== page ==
Is it harder for ethical businesses to drive performance?

For the most part, almost every business makes ethical considerations. Whether it’s devoting time and effort into your ESG, or placing a positive emphasis on the mental and physical wellbeing of your staff, being ethical in some capacity is not only the right thing to do, it’s become an important stake in being an attractive employer in a competitive market...
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HR Grapevine | Executive Grapevine International Ltd
Is it harder for ethical businesses to drive performance?
Feedback and development are quickly becoming a main priority for Gen Z and early careers

For the most part, almost every business makes ethical considerations. Whether it’s devoting time and effort into your ESG, or placing a positive emphasis on the mental and physical wellbeing of your staff, being ethical in some capacity is not only the right thing to do, it’s become an important stake in being an attractive employer in a competitive market.

Various studies echo the sentiment that young people want to work for organisations that share similar values regarding ethics, DEI and ESG. Unsurprisingly, young people, who will shortly make up the majority of our workforce, feel being a business that’s good for the world is important.

For a business where being ‘good’ is the main part of your brand, you’re likely to appeal to this specific candidate pool. And the likelihood is, that people will want to work for your organisation because they share the same values as you.

“Ethical businesses are more purpose focused, because someone has started it usually because it’s something that they believe in,” says Fran Newman, Chief People Officer at Deliciously Ella. “From my experience, these types of organisations tend to be more mission-led and it feels more genuine, particularly in the smaller plant-based organisations I’ve worked in.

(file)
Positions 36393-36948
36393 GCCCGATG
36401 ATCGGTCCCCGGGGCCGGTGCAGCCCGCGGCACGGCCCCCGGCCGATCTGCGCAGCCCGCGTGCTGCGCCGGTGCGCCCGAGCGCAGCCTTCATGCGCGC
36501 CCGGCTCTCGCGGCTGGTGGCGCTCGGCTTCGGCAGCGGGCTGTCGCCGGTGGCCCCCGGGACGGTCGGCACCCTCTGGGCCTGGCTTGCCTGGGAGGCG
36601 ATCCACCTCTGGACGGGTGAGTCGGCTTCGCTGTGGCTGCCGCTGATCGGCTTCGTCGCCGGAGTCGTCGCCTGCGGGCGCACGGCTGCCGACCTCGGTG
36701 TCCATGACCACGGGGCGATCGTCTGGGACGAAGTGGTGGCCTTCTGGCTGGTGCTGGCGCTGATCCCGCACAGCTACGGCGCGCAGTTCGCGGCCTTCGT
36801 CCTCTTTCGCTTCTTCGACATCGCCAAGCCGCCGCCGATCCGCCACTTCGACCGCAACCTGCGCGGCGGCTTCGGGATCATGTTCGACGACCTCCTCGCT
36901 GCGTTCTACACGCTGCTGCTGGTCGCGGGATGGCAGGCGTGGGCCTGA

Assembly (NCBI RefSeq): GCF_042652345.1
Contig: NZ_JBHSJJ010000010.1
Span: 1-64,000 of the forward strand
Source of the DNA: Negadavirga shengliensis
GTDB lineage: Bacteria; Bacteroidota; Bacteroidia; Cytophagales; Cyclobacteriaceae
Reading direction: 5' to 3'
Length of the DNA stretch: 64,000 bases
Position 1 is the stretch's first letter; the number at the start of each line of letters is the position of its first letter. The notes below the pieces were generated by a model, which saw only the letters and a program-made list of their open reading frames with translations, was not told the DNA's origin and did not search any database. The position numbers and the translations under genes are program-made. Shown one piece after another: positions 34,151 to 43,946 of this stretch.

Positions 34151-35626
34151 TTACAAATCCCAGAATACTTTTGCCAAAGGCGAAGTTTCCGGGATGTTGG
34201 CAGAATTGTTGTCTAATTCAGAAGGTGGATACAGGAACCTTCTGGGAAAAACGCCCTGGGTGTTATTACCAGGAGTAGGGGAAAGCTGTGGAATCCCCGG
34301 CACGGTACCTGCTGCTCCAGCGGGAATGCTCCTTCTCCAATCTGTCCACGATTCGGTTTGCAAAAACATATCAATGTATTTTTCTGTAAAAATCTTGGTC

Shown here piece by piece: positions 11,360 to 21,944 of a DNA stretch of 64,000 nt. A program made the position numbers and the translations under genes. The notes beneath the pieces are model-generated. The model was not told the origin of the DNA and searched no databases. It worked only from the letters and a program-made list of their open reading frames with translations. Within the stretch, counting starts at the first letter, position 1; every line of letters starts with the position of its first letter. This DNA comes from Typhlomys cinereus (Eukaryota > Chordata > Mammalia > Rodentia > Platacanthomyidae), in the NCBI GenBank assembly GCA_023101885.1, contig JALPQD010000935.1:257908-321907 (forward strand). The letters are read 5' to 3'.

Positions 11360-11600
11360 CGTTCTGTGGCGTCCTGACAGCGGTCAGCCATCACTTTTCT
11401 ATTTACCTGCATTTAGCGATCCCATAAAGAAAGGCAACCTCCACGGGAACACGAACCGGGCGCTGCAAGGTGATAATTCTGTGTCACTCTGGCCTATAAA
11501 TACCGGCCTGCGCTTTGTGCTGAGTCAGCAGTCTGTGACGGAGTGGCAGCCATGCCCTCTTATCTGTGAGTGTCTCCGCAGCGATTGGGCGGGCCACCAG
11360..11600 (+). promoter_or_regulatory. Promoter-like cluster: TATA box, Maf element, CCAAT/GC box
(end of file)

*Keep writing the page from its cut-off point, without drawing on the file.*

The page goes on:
Being an ethical brand can be used to your advantage. You can build up trust and really get to know the people in your organisation, and this builds credibility. And if you have that, you can be honest in a way that’s really kind and supportive

Fran Newman | Chief People Officer, Deliciously Ella

“I choose to work somewhere that aligns with me and my lifestyle and values, and so these types of businesses attract people with similar sorts of values.”

Despite this, the ‘niceness’ associated with being an ethical brand can sometimes make it difficult for these types of firms to drive performance and create a culture of constructive criticism and feedback. So, how can you be an ethical business, but still drive performance? And, can being ‘nice’ actually work in your favour in facilitating growth?

Nice guys finish last?

To be able to get into the discussion of whether being an ethical business impacts your ability to drive performance, we must first understand where these perceptions come from.

If we cast our mind back to the corporate world fifty years ago, there was a clear separation between work and home life. Wellbeing wasn’t a part of work-life conversations, and there was a culture of hustling, grinding, and going above-and-beyond for your employer to succeed, far more than there is today.

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